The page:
Morin, et al v. Essentia Health:  A New Twist on Fee-based Cases against Plan Sponsors

Last Updated: January 31, 2017

A case recently filed in Minnesota took a unique approach to accusing a plan sponsor of charging participants excessive fees. Essentia Health and its subsidiary maintained two plans. One retirement plan established in 1965. The second was a 403(b) plan established in 2009. The original plan consisted of approximately 16,848 participants and $982 million in assets and was recordkept by BMO Harris. The 403(b) plan consisted of $103 million in assets and was recordkept by Lincoln Financial.[1]

The complaint alleged the plan sponsor breached its duties as a fiduciary by not taking its plans to market in a consolidated manner in such a way as to leverage the combined assets and participant numbers of both plans to negotiate the lowest possible fee for participants in both plans via the utilization of a single record keeper. It is not uncommon for a plan sponsor to have multiple plans, particularly where the plan sponsor is a hospital and/or maintains a plan for a subsidiary. Keeping multiple plans with a single record keeper may achieve a lower fee from a recordkeeper, but the evaluation does not end with moving all plans to a single recordkeeper. For example, one plan may need more services than the other, which could cause the plan receiving fewer services to end up subsidizing the other plan. The claims in this suit represent the fact that lawsuits against plan sponsors and fiduciaries are becoming increasingly subjective and less objective. It is not enough to find the lowest fee. Ongoing evaluation of all aspects of the plan is required.

Allegations in Morin further stated that the plan sponsor failed to review and properly disclose record keeping fees in that revenue sharing received was not disclosed to participants. Revenue sharing is increasingly disfavored throughout the industry due to the fact it often results in inequitable payment of plan expenses across participants depending upon investment options selected by individual participants. In many cases, certain participants may end up subsidizing plan expenses due to the investments they select – investments with versus without revenue sharing. It is becoming more common to see plan fiduciaries eliminate revenue sharing where possible and, where not possible, to credit revenue sharing back to participants and charge plan expenses based on a pro-rata and/or per-participant basis.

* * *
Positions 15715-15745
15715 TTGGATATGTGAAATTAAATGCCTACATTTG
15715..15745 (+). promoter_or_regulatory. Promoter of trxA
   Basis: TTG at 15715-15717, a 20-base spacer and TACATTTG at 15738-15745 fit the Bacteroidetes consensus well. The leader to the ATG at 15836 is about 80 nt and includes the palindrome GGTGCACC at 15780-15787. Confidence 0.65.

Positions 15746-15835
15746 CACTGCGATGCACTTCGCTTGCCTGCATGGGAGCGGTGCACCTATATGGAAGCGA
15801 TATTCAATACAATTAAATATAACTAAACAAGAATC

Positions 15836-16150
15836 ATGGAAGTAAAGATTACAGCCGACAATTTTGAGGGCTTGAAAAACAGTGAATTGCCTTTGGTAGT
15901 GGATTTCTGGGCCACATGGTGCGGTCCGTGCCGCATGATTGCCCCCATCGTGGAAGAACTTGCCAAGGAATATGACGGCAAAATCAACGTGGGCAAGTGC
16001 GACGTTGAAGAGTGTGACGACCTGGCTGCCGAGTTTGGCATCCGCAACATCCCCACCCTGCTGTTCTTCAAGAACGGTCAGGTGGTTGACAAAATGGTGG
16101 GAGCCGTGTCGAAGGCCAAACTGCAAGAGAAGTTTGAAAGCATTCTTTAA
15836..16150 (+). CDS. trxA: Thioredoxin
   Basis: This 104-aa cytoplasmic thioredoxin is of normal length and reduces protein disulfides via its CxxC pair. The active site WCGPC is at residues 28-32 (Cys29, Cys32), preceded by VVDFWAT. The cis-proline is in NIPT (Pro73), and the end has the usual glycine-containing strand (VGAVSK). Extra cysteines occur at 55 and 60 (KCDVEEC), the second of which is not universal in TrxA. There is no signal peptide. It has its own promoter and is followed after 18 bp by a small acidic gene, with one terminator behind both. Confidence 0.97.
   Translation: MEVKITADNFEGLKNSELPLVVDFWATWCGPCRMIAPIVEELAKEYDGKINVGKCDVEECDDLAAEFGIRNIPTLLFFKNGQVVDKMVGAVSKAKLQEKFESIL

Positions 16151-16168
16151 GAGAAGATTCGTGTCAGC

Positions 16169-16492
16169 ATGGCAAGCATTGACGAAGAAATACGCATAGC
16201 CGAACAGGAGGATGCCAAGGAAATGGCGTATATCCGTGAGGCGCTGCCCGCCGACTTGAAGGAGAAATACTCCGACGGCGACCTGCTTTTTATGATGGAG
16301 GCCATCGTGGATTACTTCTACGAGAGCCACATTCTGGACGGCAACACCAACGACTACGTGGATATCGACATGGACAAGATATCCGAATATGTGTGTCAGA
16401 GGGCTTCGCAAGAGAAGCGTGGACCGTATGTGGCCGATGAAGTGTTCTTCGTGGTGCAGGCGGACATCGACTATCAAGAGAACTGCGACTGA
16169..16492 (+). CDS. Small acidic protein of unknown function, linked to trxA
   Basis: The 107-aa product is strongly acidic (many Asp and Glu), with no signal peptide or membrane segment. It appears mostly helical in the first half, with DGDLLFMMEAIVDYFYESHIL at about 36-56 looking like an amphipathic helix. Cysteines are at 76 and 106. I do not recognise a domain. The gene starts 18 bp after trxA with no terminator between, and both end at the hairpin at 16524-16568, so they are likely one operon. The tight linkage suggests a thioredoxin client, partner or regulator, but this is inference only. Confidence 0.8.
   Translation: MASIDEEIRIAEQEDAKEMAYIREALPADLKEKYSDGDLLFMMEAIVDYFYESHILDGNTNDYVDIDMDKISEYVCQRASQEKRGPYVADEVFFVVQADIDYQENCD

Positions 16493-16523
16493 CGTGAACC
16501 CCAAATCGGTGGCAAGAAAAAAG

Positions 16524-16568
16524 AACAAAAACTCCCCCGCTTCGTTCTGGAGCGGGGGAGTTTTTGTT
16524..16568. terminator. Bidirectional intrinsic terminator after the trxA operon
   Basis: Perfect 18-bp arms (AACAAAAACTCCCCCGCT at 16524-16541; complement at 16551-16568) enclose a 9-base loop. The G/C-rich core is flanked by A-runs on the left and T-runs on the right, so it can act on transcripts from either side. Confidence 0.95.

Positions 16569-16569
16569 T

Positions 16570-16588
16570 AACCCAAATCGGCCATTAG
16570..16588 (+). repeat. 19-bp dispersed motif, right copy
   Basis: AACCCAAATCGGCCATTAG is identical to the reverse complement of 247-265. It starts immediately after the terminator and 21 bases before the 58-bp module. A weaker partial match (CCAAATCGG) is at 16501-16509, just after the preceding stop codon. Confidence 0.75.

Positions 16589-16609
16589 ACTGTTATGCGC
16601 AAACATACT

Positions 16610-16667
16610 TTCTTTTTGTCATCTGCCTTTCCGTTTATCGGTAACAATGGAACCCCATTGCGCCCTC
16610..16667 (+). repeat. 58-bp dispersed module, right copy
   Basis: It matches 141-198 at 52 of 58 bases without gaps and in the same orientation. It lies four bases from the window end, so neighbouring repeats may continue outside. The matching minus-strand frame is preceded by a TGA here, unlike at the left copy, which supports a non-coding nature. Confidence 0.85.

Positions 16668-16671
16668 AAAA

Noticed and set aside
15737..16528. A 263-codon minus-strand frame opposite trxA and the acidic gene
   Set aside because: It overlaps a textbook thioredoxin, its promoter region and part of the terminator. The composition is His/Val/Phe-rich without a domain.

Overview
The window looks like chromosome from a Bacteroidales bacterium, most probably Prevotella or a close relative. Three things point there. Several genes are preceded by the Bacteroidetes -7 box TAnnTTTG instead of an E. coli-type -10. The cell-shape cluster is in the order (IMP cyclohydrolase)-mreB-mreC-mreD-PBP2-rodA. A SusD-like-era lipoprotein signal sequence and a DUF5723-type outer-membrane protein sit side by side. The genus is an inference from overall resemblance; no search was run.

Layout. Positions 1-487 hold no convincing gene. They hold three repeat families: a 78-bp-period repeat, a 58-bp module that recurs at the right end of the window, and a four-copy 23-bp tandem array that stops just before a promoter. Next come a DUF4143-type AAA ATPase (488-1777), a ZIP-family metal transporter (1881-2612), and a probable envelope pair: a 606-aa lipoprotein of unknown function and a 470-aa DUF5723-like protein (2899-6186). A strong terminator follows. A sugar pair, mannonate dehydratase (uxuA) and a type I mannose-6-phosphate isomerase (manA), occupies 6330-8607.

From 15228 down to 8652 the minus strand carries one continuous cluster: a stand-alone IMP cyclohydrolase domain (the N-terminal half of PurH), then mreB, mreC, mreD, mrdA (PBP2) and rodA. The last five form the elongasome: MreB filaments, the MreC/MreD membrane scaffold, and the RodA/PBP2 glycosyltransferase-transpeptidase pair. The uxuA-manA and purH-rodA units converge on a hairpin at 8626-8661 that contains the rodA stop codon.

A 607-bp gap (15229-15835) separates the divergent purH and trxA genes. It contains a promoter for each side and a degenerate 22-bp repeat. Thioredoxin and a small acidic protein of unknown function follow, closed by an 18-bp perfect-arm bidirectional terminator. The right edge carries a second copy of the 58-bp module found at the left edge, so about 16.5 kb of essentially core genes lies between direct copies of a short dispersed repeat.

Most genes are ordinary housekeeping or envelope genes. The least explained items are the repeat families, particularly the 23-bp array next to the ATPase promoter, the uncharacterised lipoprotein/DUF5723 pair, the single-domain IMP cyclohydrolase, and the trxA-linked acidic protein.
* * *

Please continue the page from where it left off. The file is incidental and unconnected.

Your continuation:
At a high level, the important takeaway here is that successful retirement plan management is multi-faceted and difficult to administer as a plan fiduciary. Fortunately, when the complexity of managing your retirement plan becomes too great, the Rules[2] allow you to seek outside advice. If you have any questions on managing your retirement plan or helping to protect yourself as a plan fiduciary, please contact our ERISA team at (417)889-4918.

[1] et al vs Essential Health.pdf
[2] See 29 U.S. Code §1105 (c) –

PCI’s archived blog entries are dated, the rules and statutes referenced may have changed. The analysis or guidance within these blog entries may have become stale, dated, or no longer accurate. PCI will not update or change these entries to reflect the latest analysis or development.


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